For elementary instructors Jeff Freiberg and Melissa Woodbridge, teaching students the joy of math means bringing their students’ lived experiences into instruction. “I try to be very intentional about creating math concepts that students can connect and relate to within their own lives,” explains Freiberg.
Connecting math to real life is a way for students to further explore their worlds. Woodbridge adds, “So often kids just learn to take things at face value. They just accept math ‘rules’, without ever questioning them. One thing I’ve been implementing into my instruction is the question ‘Why?’ ‘Why does that work?’ And that sparks a discussion where students create their own story problems and context. It gives them ownership over their own learning.”
Math-lovers from an early age, both Freiberg and Woodbridge believe positive math experiences built the confidence necessary to fully explore math both as students, and now instructors teaching. “Math was always my favorite part of the academic day,” explains Freiberg. “I was very confident in it, and I always enjoyed talking math problems, and converting them into sports scenarios in my head.” Woodbridge adds, “I was someone who found computation very easy. I try to empathize with my students who have different experiences and skillsets. I focus on teaching math so it’s not so focused on procedural fluency and more on conceptual understanding.” Taking this approach builds confidence in student learning and creates a strong foundation for mathematical understanding in later grades.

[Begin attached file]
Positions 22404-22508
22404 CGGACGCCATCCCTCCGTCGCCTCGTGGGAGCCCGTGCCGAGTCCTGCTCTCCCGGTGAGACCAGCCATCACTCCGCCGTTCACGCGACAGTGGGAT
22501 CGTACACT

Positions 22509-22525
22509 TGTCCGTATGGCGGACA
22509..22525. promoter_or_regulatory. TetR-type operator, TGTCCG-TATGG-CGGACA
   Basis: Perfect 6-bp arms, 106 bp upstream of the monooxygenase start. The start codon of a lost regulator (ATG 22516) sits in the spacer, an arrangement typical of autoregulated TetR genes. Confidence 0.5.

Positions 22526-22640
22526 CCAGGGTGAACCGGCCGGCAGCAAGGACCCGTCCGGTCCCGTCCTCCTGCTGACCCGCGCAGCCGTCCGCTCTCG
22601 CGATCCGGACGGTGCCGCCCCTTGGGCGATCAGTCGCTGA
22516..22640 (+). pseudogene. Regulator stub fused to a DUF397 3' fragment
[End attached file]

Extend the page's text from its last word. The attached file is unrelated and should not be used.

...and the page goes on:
From telling time and counting coins, to reading scoreboards and picking teams at recess, math can be found everywhere—an undercurrent in nearly every aspect daily life. Both Freiberg and Woodbridge recognize this and, much to the delight of their students, have mastered the art of teaching math from an accessible, and relatable standpoint.
“Culturally responsive teaching doesn’t come from a curriculum,” states Freiberg. “This fellowship is reminding me to try to focus on making math relevant within the classroom, whether that’s through math discussions during recess, school lunch, even determining how many more minutes until the next recess with my students.”
Despite having to teach within unprecedented circumstances, Woodbridge chooses to continually evaluate her instructional approach through the fellowship. “It can feel especially difficult to take the time to build math foundations, rather than take shortcuts—to teach questions rather than just the ‘right’ answer. But this fellowship is offering gimmers of hope, that I can still do this, I can tweak my instruction just a little bit at a time, to build that conceptual understanding and provide those multiple access points.”
Now more so than ever, these access points—between students’ lived experiences and the mathematical equations facing them—are crucial. Taking the time to learn students’ unique strengths and creating personal connections to them is perhaps the first step in fostering a sense of wonder and joy around math.